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Here are the approximate bond angles for first three members of group15.

$\ce{NH3}$: $107°$

$\ce{PH3}$: $94°$

$\ce{AsH3}$: $92°$

As we move down the group the bond angles approach towards $90°$. I don't understand why there is such a major deviation from the standard angle of $109°28'$.

In the case of $\ce{NH3}$, the deviation is justified because of the presence of lone pair(lp-bp repulsions) , but for others, this much deviation is quite unexpected.

What causes this large deviation in angle?


marked as duplicate by Ben Norris, Todd Minehardt, pentavalentcarbon, airhuff, paracetamol Jun 20 '17 at 14:09

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  • $\begingroup$ In the same direction ($\ce{N -> P -> As}$), not only the atoms include more nucleons and electrons (increase of mass), but the atomic radii increase, too ($65, 100, \pu{115 pm}$) which contributes to the reason. (consulted source: en.wikipedia.org/wiki/Atomic_radii_of_the_elements_(data_page)) $\endgroup$ – Buttonwood Jun 20 '17 at 11:53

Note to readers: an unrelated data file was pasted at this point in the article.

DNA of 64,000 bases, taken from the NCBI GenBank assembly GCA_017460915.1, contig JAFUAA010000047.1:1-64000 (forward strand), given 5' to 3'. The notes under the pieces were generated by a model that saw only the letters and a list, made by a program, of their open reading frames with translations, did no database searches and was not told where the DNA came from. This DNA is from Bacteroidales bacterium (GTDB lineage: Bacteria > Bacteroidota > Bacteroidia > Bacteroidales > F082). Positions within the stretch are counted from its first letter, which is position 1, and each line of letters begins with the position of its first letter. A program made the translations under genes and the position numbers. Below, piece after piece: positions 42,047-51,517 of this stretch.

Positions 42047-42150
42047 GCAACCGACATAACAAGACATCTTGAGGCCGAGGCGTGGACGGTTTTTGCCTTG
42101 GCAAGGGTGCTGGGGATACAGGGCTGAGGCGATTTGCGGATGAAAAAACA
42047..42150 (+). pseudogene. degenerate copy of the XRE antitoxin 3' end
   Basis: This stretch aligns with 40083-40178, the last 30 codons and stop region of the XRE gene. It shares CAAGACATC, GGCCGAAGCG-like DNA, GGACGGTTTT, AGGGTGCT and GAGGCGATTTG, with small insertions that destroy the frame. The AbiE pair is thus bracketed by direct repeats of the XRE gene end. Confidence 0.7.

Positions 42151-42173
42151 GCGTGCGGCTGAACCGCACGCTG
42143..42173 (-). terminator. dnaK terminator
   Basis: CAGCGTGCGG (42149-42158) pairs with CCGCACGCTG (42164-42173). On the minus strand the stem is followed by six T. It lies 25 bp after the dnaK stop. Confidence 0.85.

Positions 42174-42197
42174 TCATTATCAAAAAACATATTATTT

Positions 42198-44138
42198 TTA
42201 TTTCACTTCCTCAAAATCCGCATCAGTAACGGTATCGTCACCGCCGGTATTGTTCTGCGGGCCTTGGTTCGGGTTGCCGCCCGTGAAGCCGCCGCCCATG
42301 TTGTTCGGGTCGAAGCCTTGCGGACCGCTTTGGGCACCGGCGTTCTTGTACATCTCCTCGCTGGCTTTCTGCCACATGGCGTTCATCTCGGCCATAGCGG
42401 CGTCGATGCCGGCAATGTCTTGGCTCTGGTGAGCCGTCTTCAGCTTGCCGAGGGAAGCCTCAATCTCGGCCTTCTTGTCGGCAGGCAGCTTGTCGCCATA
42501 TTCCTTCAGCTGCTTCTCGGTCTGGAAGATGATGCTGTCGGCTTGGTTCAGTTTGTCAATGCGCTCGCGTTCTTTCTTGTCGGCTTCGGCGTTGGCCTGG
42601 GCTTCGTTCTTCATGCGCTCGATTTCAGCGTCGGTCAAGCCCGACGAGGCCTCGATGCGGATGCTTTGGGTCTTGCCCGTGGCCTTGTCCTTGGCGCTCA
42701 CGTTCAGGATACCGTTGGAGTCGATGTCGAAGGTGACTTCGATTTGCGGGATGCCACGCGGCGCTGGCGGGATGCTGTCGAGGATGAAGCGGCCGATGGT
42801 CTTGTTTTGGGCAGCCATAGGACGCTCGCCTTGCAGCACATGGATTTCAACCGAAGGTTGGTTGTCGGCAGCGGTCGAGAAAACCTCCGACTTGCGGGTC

• $\begingroup$ Also incorrect is the assumption that VSEPR works in general. $\endgroup$ – Zhe Jun 20 '17 at 13:43